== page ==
Salmonella is a naturally occurring microbe in our environment and in all poultry.  The zero-tolerance standard previously proposed by FSIS has never been viable given that we do not live in a sterile world.  Even a quantitative standard asks farmers and establishments to adhere to limits that are not reasonably attainable without toxic chemical interventions that have their own human health implications.  Testing flocks before they enter an establishment adds delays and costs that small operators cannot afford.  Will FSIS be testing hatcheries for Salmonella so that chicks that are sent to operations be certified Salmonella free?  Studies have found that the most pathogenic serotypes of Salmonella originate at the hatchery in nearly all cases(3). If a flock has Salmonella present, will that lead FSIS to condemn flocks that are over a certain limit?  Because Salmonella is a naturally occurring organism that can easily be controlled by appropriate cooking, APPPA members believe that the significant funds set aside for this initiative could be better spent educating the public on how to cook poultry to a safe temperature.

Component 2 - Enhancing establishment process control monitoring and FSIS verification

APPPA member establishments already spend a great deal of time and money on monitoring and all of us have verified that our process is under control according to regulations (or we would not be operating!).  Part of that control includes the safe handling standards printed on every label. Since Salmonella is a non-regulatory organism (see Supreme Beef v. USDA case), it is particularly difficult to justify the time and expense to enhance monitoring.  Most small and very small plants are operating on very small margins with ever increasing labor and supply costs.  This framework will have the unintended consequence of putting many small operators out of business, especially if the farms they serve also have to meet a Salmonella standard as well. Given that the framework goal is to reduce poultry related infections nationally by 3000 cases per year, we feel this is a great deal of effort on a national scale to reduce infections by 0.22% of the total US infections per year.  Again, a focus on safe handling education would make up for more than this reduction.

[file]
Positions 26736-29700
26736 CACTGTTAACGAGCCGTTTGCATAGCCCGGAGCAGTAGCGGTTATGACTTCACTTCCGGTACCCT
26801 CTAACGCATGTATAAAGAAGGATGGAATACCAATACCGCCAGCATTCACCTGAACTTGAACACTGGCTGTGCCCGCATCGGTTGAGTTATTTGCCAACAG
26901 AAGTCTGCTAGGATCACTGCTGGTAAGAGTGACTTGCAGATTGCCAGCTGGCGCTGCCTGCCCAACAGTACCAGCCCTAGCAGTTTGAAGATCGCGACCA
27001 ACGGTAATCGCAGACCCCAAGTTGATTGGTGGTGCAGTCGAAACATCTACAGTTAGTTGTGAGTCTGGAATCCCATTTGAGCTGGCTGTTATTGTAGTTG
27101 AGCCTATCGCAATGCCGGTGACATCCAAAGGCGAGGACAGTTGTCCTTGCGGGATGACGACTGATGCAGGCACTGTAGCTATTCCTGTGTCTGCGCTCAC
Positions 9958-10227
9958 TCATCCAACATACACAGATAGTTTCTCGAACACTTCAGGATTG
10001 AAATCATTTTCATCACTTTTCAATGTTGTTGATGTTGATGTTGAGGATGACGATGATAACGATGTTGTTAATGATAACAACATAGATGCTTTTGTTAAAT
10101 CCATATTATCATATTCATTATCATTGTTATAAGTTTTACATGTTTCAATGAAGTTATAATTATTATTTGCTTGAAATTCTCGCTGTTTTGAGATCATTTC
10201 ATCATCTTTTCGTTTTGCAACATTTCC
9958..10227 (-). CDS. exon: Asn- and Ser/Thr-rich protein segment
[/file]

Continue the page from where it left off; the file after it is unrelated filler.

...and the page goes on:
Given that the USDA has reduced Salmonella by 50% over the last decade, but and resulting infections have not changed, it simply does not follow that further Salmonella reduction efforts will have any effect on human health.  Is there data on safe handling use after poultry leaves the plant?  Is there education and outreach that can be done to make sure that restaurants, stores, and institutions are using safe handling techniques effectively?"

Component 3 - Enforceable Final Product Standard

APPPA maintains that Salmonella cannot be considered an adulterant in poultry because it is a naturally occurring organism in all poultry. As stated previously, it can easily be controlled by cooking and does not present a significant threat to human health if used properly. This is settled law (see Supreme Beef case).  Even though the USDA has no legal standing to require Salmonella control, USDA inspectors still require plants to do testing of young chicken as a way to show process control.  To enforce a final product standard is clearly beyond the legal mandate of the Food Safety and Inspection Service.  We ask that the USDA remove this from the proposal.


“Reduce infections caused by Salmonella — FS04,” U.S. Department of Health and Human Services,

“Salmonella,” Centers for Disease Control,

Russell, Scott M. Controlling Salmonella in Poultry Production and Processing. (Boca Raton: CRC Press, 2012).